Blue line drawing on a white cover


Universal Design no Kiso to Jissen (Universal Design Fundamentals and Practice - Considering Spatial Design from a Human Sense)


The Association for an Inclusive Society - Special Research Committee on Bodies and Space (editor), HARA Toshiaki, ITO Nana, OTA Atsushi, FUNABA Hisao, MATSUDA Yuji, YANO Yoshimasa (co-editors and co-authors)


168 pages, A5 format




October, 2022



Published by

Kajima Institute Publishing Co., Ltd.

See Book Availability at Library

Universal Design no Kiso to Jissen

Japanese Page

view japanese page

The rapid aging of the population in Japan, which is unprecedented in the world, has led to the establishment of various laws and guidelines related to barrier-free and universal designs so that people with needs different from the “average person” due to aging or disability can live in cities without difficulties. This involved the installation of elevators and escalators, blocks (commonly known as braille blocks) for guiding the visually disabled persons, platform doors, and toilets to meet various needs at major transportation hubs. When Japan decided to bid for the 2020 Olympic Games in 2013, barrier-free standards for hotels, stadiums, small stores, and other facilities were also revised, and barrier-free universal design in cities and architecture progressed formally at an unprecedented pace. However, it is evident that, according to users with actual diverse needs, many barriers remain in cities and architecture, causing inconvenience, anxiety, or danger in various everyday situations.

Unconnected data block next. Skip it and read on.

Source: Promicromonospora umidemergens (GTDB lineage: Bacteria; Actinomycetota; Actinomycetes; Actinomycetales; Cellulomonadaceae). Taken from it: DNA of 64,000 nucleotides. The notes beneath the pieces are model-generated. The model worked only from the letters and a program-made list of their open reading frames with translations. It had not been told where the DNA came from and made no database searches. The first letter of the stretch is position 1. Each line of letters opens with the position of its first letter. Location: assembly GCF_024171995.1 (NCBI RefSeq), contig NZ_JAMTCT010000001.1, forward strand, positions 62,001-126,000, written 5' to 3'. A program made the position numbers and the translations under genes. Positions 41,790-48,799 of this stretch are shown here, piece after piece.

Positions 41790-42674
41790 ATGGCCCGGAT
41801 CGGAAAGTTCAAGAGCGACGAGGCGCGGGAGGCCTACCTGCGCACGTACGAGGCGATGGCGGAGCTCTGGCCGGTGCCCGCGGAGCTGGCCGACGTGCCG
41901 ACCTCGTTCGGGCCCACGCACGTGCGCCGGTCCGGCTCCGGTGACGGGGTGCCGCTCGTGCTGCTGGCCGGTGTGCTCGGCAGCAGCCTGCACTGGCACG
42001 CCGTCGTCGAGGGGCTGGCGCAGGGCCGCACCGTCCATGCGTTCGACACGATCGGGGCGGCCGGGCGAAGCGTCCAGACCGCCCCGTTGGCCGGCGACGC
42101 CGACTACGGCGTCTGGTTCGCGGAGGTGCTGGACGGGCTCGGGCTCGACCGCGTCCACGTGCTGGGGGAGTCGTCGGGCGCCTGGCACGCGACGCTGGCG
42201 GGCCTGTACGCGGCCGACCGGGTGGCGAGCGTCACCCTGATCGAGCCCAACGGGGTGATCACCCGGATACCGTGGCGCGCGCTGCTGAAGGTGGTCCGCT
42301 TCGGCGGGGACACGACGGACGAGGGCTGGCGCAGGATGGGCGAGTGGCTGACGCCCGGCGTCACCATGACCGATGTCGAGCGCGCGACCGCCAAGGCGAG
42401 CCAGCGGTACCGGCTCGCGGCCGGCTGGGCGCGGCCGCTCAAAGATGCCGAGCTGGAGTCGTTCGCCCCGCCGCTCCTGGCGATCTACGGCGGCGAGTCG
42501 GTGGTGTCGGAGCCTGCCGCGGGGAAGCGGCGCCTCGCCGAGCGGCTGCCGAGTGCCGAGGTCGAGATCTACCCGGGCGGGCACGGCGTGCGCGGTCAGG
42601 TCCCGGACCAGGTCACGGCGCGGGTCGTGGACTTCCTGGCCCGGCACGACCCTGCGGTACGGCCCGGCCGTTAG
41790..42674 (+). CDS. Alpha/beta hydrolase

A related event: due to the reduction or temporary turning off of lights to save electricity immediately after the Great East Japan Earthquake in 2011, visually disabled people spoke of no longer being able to walk along routes that they normally could. This suggests that visually disabled persons themselves were unaware that lighting, which they did not usually think of as a tool, was significant to them when walking. Designers who had considered that installing blocks and sound signs to guide the visually disabled persons would be enough were prompted by this incident to reconsider effective environmental improvement methods.
Against this background, researchers, architects, designers, and people with disabilities affiliated with the Association for an Inclusive Society gathered to set up the “Special Research Committee on Bodies and Space.” To further promote universal design in cities and architecture, the research committee recognizes the need to go back to the “human body” to determine how people use the information and what is the necessary appropriate environment and brought in various research results and practices to promote environmental improvement based on evidence, and exchanged opinions on the basis and effects. This book is a rewrite of the contents of these discussions in a format even beginners will be able to grasp.
This book is divided into a "Basics" section and a "Practical" section. The former explains how people receive information from the senses of sight, hearing, and touch, and how they perceive space. In the latter, the authors explain the concept of universal design practice based on the reception of these ideas, using exceptional examples. The authors hope that this book will provide valuable insights to readers and inspire them to discover new ways of thinking about cities and architecture.

(Written by MATSUDA Yuji, Associate Professor, School of Engineering / 2023)

Related Info

MATSUDA Yuji “Reducing barriers with architecture” (The University of Tokyo | YouTube  Feb 28, 2020)

Try these read-alike books: